A watch is not an investment, it is for pure pleasure for ourselves. That’s the way I see it. A watch fulfills a purpose. I like when objects do what they were made for. An old car that is fragile and doesn’t start in the morning is nonsense to me. A watch that doesn’t keep time and is so fragile you are scared every time you wear it is nonsense to me. I see no charm in an object that’s lost its function. If you want something just to be beautiful, buy art. Steve McQueen, Paul Newman, the astronauts who went to the moon, they didn’t wear vintage watches. They didn’t drive old cars. They wore and drove the best of their time. I only buy vintage when what I want doesn’t exist anymore…. or when I can’t afford to buy new [laughs]. But paying more for less efficiency is so weird to me.
You have a Swatch sitting next to a Rolex Daytona in your watch box. Does style have a price tag?
Absolutely not. Just the ratio of quality to price. For example if a Swatch is hyped on the vintage market and suddenly costs a fortune, I don’t understand it. The beauty of Swatch is its style and the perfect price for what it is. I love my Victorinox as much as my Daytona, and wear both with the same pleasure. It just depends on my schedule, my style, and who I am going to meet.
You were classically trained in music from a young age and played the double bass professionally, what was it like growing up in a musical household? How did it influence your taste in music, in style?
Classical training taught me one thing: you are bad at what you do every morning. You need to start from the bottom everyday and have a strict routine. Every day I do the same things: looking for images, checking my archive, going on this or that website to see what is going on. It doesn’t feel like work, it is really my life and routine. When you are a professional musician you do your scale every morning, you stretch your finger, your muscles, all your exercises in the same order every day. I do the same with clothing.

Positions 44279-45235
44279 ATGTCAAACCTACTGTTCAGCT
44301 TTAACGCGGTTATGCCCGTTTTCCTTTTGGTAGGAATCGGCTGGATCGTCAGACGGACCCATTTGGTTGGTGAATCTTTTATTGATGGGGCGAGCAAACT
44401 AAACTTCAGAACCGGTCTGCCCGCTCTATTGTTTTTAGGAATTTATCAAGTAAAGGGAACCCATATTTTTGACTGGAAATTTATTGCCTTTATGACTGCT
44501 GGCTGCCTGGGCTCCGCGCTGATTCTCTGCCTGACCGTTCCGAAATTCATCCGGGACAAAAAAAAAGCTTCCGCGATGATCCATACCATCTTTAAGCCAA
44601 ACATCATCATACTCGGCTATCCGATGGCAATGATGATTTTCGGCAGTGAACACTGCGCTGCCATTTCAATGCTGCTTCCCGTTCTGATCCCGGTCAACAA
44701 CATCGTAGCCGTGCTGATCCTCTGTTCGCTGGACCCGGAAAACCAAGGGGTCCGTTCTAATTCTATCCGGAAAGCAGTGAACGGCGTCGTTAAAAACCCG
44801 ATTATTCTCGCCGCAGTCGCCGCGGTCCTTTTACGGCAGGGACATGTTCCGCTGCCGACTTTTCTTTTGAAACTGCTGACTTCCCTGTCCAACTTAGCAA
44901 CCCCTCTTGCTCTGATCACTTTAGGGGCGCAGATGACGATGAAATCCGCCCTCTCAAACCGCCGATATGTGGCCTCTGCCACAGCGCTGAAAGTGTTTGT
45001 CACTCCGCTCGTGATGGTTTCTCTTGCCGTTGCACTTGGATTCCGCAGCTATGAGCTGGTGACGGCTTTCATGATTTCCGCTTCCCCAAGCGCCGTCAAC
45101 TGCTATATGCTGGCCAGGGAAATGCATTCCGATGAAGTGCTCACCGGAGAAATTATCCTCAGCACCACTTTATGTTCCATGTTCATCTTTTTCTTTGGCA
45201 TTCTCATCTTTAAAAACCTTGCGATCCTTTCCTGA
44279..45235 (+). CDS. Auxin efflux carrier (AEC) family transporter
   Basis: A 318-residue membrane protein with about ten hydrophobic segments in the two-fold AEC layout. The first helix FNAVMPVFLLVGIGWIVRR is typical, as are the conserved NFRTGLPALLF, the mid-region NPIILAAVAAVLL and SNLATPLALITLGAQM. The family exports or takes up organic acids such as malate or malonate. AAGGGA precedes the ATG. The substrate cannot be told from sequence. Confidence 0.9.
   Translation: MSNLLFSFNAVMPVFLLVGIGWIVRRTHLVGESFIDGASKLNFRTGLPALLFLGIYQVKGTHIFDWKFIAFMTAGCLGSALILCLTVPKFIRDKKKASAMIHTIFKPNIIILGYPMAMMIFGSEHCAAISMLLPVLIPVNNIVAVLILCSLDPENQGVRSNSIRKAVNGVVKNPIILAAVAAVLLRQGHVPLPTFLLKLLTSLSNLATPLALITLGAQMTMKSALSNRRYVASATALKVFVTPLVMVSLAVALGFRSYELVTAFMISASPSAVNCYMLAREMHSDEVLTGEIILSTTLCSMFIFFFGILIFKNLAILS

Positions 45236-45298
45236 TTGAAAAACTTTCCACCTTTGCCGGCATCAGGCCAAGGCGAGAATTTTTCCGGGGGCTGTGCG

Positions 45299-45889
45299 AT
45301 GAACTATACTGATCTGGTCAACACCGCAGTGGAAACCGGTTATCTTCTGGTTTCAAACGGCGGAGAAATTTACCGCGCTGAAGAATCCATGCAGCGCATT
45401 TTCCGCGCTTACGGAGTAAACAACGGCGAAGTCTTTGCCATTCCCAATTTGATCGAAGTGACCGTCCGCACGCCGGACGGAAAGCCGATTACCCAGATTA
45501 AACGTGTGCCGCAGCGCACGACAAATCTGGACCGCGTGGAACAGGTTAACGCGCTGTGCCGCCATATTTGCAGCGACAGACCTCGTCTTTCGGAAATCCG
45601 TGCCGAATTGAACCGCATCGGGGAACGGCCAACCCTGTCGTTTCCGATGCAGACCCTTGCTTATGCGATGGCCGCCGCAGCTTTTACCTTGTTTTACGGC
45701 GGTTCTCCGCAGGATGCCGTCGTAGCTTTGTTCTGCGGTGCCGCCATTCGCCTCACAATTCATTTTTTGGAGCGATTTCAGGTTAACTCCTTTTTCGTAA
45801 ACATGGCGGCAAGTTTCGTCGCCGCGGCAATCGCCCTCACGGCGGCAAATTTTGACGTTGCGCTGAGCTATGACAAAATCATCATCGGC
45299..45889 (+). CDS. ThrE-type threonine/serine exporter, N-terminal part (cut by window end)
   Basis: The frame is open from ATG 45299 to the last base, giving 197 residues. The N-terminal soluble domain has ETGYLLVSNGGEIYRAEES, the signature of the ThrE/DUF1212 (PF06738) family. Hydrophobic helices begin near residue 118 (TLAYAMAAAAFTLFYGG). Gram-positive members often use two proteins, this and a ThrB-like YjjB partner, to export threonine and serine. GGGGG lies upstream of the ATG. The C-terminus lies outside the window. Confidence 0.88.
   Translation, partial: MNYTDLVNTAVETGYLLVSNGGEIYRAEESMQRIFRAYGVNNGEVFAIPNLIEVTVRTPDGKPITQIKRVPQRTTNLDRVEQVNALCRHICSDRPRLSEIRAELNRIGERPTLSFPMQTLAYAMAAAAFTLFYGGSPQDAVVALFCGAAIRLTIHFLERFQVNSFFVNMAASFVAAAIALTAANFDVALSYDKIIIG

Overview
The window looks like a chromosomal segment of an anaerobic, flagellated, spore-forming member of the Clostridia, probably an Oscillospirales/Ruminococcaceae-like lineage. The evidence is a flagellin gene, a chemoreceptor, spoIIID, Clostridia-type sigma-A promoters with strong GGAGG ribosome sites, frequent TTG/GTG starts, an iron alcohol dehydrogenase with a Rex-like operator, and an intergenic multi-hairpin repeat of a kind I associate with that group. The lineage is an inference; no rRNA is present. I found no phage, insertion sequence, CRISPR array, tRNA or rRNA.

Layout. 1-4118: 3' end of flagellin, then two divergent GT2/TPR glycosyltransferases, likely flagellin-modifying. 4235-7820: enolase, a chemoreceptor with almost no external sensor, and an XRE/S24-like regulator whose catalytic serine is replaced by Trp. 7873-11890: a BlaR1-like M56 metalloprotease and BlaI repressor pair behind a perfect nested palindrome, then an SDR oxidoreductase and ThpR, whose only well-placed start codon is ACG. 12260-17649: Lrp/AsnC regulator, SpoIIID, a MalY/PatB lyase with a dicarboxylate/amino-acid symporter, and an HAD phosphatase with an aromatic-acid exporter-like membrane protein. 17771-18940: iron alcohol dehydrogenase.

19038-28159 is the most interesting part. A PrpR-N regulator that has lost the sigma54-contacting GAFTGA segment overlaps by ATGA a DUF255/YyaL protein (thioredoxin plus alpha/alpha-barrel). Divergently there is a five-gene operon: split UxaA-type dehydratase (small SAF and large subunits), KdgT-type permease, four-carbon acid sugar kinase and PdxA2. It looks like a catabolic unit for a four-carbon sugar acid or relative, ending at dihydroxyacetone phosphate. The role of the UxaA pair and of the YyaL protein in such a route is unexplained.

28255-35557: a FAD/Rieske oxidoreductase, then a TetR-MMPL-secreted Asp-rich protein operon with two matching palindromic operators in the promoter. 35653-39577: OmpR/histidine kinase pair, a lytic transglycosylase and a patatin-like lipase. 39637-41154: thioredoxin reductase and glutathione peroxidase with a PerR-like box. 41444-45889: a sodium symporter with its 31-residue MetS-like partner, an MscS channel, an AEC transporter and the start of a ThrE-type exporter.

Tell us about your obsession with Levi’s 501s.
They’re just so practical, the perfect fit for everyday. They’re easy to wash and repair, they’re all unique in terms of patina, and super easy to date when you know what details to look for. They’re the perfect object to collect, always the same, but never the same.
Left: 1970s Elm Wood and Leather Chair, Right: Vintage Levi’s 501s
Do you have an underlying philosophy as a collector?
I just like the best, in huge quantities [laughs].
You’ve jumped into the world of print magazines yourself as the co-founder and fashion director of l’Etiquette. How did the publication come about? What did you want to say to the world with the magazine?
I launched it with Marc Beaugé, the two of us, supported by Franck Annese from SoPress (a big french independent press company). We wanted a magazine for us, by us. Something that said, “Whoever you are, even if you don’t like clothes, it is important to know the codes as you get dressed everyday.” We wanted to show the culture beyond clothes, to get famous people to talk about their connection to clothing. It was important to us to show men that clothing is not superfluous, not only for fashion guys from big cities. We want to talk to the masses and we’ve done that in France since issue one. It’s not about, “Here is the best jacket in the world.” It’s more, “Here is the best jacket for you, because you live there, you work there, you are with this person and you have this budget.” Just showing It’s not our job to show super expensive handmade suits. We want all men to be interested in clothes (maybe just once a year), and to know what they are doing when they get dressed.
Left: Gauthier’s 1970s French Wall Lamp and 1980s Italian Dog Vases, Right: Harpo Navajo watch cuff bracelet turquoise and sterling silver
More recently you’ve joined Fursac Paris as Creative Director. What does it take to bring a particularly French or Parisian point of view on style to the rest of the world?
I think French style is super easy to understand for the rest of the world. Like American food or Movies. We are known for our style and art de vivre, the key is to show it within the brand. That’s my mission as Creative Director.
What does style mean to you?
Good manners and well made clothes worn for a long time.
Photography by: Marion Berrin